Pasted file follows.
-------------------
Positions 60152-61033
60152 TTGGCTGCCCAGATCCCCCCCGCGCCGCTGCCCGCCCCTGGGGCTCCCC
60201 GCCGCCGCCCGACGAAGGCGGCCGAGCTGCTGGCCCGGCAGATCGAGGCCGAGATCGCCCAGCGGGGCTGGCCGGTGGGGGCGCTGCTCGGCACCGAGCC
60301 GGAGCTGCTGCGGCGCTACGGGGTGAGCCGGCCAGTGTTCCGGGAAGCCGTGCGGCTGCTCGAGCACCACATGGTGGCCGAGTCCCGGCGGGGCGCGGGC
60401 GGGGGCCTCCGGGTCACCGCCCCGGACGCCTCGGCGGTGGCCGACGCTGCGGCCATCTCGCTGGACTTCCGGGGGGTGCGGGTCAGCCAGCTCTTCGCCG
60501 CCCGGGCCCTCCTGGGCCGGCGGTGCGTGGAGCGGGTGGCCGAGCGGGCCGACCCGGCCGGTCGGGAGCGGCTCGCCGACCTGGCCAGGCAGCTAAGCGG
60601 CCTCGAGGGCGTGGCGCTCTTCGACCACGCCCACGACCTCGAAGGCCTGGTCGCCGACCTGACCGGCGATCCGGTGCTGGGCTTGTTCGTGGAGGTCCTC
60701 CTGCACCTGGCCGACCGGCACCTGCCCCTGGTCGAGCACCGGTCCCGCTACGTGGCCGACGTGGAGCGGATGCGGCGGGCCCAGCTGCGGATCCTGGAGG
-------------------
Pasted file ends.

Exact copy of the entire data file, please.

Positions 60152-61033
60152 TTGGCTGCCCAGATCCCCCCCGCGCCGCTGCCCGCCCCTGGGGCTCCCC
60201 GCCGCCGCCCGACGAAGGCGGCCGAGCTGCTGGCCCGGCAGATCGAGGCCGAGATCGCCCAGCGGGGCTGGCCGGTGGGGGCGCTGCTCGGCACCGAGCC
60301 GGAGCTGCTGCGGCGCTACGGGGTGAGCCGGCCAGTGTTCCGGGAAGCCGTGCGGCTGCTCGAGCACCACATGGTGGCCGAGTCCCGGCGGGGCGCGGGC
60401 GGGGGCCTCCGGGTCACCGCCCCGGACGCCTCGGCGGTGGCCGACGCTGCGGCCATCTCGCTGGACTTCCGGGGGGTGCGGGTCAGCCAGCTCTTCGCCG
60501 CCCGGGCCCTCCTGGGCCGGCGGTGCGTGGAGCGGGTGGCCGAGCGGGCCGACCCGGCCGGTCGGGAGCGGCTCGCCGACCTGGCCAGGCAGCTAAGCGG
60601 CCTCGAGGGCGTGGCGCTCTTCGACCACGCCCACGACCTCGAAGGCCTGGTCGCCGACCTGACCGGCGATCCGGTGCTGGGCTTGTTCGTGGAGGTCCTC
60701 CTGCACCTGGCCGACCGGCACCTGCCCCTGGTCGAGCACCGGTCCCGCTACGTGGCCGACGTGGAGCGGATGCGGCGGGCCCAGCTGCGGATCCTGGAGG